A barn is built by just two people – you and your barn builder. Although there may be a crew of people physically working on the job, the success of your barn is going to depend on your relationship with the builder himself.
When looking for a barn builder, referrals are always a good way to find one. But remember that someone’s dream barn or way of working may not be the same as yours. If the referral came from someone who had a simple shed row barn built and you are thinking of something with dormers, a hay loft or special flooring, it may not be the right fit. Ideally, you want a builder who will not only listen, but will offer suggestions as well. But one that also understands that the final decision is always yours. You will not want someone who has a one minded way of doing things no matter what you want. On the other hand, if you’re new to barn building, you don’t want a barn builder who does everything you say, even though he knows it’s unsafe or there’s a better way to do it. Your barn should be a collaborative effort.
Here Are Some Things To Discuss With A Potential Barn Builder
Discuss the site location with your builder. If he has reservations about your choice, discuss them and work to find an alternative site. Also, make sure you know who is responsible for site preparation. Sometimes the barn builder handles it; sometimes they want you to take care of it before they start.
Discuss the timetable for your barn. If you are building a huge barn, the builder will need to set aside adequate resources to start. This may mean that scheduling could be pushed back a month or more. Consider whether you’re willing to wait that long. On the other hand, a smaller barn project can sometimes be completed rather quickly and worked on in between other projects. Always make sure to confirm with your builder exactly when they will start your barn. And when they will finish.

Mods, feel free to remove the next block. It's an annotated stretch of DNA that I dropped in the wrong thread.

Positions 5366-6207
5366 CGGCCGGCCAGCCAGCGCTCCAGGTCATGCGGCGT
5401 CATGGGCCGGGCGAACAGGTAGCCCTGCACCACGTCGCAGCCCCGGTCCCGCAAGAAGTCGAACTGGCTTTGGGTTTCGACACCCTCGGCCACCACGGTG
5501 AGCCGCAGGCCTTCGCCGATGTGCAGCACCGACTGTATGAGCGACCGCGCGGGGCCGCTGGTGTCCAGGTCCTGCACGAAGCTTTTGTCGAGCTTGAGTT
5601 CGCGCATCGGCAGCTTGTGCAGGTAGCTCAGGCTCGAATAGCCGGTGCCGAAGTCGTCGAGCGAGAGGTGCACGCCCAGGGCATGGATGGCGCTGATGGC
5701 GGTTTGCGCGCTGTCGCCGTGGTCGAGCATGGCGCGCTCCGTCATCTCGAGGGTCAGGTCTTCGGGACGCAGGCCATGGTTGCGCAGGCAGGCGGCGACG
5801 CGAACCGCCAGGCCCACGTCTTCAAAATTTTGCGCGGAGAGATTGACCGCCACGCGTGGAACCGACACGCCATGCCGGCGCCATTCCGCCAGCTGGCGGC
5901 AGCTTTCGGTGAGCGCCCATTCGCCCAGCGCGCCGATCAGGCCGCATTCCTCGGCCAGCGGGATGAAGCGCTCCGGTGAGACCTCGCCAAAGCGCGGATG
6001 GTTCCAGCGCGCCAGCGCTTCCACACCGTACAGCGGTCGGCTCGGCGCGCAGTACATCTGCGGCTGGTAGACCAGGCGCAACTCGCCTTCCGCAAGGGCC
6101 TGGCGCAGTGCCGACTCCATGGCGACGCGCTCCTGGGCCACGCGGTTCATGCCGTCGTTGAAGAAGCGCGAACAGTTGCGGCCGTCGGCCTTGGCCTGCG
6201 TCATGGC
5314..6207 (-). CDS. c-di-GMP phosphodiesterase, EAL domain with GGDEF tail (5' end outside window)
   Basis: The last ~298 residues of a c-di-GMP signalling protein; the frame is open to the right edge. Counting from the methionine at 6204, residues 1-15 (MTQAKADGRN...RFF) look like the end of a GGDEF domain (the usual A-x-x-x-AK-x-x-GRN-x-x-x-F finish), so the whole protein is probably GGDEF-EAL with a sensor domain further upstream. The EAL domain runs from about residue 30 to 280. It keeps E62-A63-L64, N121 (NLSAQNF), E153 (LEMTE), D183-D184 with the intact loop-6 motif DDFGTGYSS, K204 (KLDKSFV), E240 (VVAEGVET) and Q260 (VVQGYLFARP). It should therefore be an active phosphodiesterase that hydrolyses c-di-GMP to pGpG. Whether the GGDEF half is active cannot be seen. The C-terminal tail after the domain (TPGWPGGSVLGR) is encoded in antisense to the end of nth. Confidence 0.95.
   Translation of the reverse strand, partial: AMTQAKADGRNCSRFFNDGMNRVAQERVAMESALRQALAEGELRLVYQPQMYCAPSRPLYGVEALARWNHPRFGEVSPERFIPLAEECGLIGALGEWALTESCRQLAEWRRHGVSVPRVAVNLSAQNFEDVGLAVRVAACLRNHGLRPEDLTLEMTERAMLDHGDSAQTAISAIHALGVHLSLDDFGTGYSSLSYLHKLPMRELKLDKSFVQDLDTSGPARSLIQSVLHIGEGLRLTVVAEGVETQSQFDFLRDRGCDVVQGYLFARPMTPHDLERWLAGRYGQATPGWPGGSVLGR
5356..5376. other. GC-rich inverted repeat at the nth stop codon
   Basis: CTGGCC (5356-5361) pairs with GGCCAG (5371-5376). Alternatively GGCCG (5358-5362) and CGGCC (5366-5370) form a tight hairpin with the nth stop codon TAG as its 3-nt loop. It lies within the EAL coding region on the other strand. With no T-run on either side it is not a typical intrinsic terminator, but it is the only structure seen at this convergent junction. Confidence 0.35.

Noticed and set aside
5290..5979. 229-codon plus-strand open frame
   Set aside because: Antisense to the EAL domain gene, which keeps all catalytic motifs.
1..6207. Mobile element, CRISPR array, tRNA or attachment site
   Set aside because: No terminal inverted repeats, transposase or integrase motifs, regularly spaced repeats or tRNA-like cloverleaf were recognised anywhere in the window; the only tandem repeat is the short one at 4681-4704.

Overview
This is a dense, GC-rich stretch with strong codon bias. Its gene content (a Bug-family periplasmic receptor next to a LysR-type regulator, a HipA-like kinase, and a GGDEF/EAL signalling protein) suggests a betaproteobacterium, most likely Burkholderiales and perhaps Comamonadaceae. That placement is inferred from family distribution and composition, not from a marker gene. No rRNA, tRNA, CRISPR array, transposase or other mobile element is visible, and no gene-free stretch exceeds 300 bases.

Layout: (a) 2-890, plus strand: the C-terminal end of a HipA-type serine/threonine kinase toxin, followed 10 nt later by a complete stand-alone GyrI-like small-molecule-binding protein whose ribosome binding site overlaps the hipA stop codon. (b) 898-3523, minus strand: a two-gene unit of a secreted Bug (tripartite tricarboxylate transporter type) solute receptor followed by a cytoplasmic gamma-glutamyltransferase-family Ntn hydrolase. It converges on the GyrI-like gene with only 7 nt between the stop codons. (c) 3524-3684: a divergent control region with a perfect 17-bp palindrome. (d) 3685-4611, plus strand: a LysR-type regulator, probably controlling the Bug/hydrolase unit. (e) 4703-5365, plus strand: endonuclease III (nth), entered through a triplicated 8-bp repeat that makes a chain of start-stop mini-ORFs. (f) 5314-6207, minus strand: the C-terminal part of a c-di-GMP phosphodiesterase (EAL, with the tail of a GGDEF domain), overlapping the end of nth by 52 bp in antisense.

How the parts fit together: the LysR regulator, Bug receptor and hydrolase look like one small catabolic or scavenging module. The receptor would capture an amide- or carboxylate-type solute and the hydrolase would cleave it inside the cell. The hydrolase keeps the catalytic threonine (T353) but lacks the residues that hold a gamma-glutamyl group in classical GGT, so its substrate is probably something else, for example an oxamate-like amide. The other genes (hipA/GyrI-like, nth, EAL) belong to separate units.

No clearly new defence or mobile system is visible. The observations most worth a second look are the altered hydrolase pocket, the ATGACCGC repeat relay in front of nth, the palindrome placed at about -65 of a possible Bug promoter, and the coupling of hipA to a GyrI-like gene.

Discuss zoning requirements, permits, code inspections, etc. and what these entail. Also, determine who will be responsible for getting these.
Discuss who will contact underground utility companies regarding buried lines for cable, phone or other utilities. Don’t assume it will be the builder – he may be assuming it will be you!
Ask about the crew that will be on site. Have they been with the company long? Or do they use sub-contractors? Are they covered by the builder’s insurance?
Ask about the contract and ask if you can see it (and possibly have your lawyer review it) before signing.
Ask about how problems with workmanship will be handled after the barn is built. How long will the builder stand behind his work?
Finally, while hiring a barn builder is the most efficient way to get a barn built, most barn builders have limited time and expertise in designing a custom barn to meet your specific needs. If you need more assistance in the design of your barn, you may want to consider using an architect who specializes in equestrian facilities. The architect is there to evaluate the needs of the owner, from overall site planning, programming, phasing, and design to overseeing the entire construction to make sure the barn is built as intended. Yes, the cost is more, but if your barn is your business (or just your passion), an architect can help with both form and function.
Take the time to find the right people to do the job for you. And, to help matters along, try to have a pretty clear vision on what you want your barn to look like. Yes, you can leave it up to your barn builder, but then it’s not really YOUR dream barn, it’s his.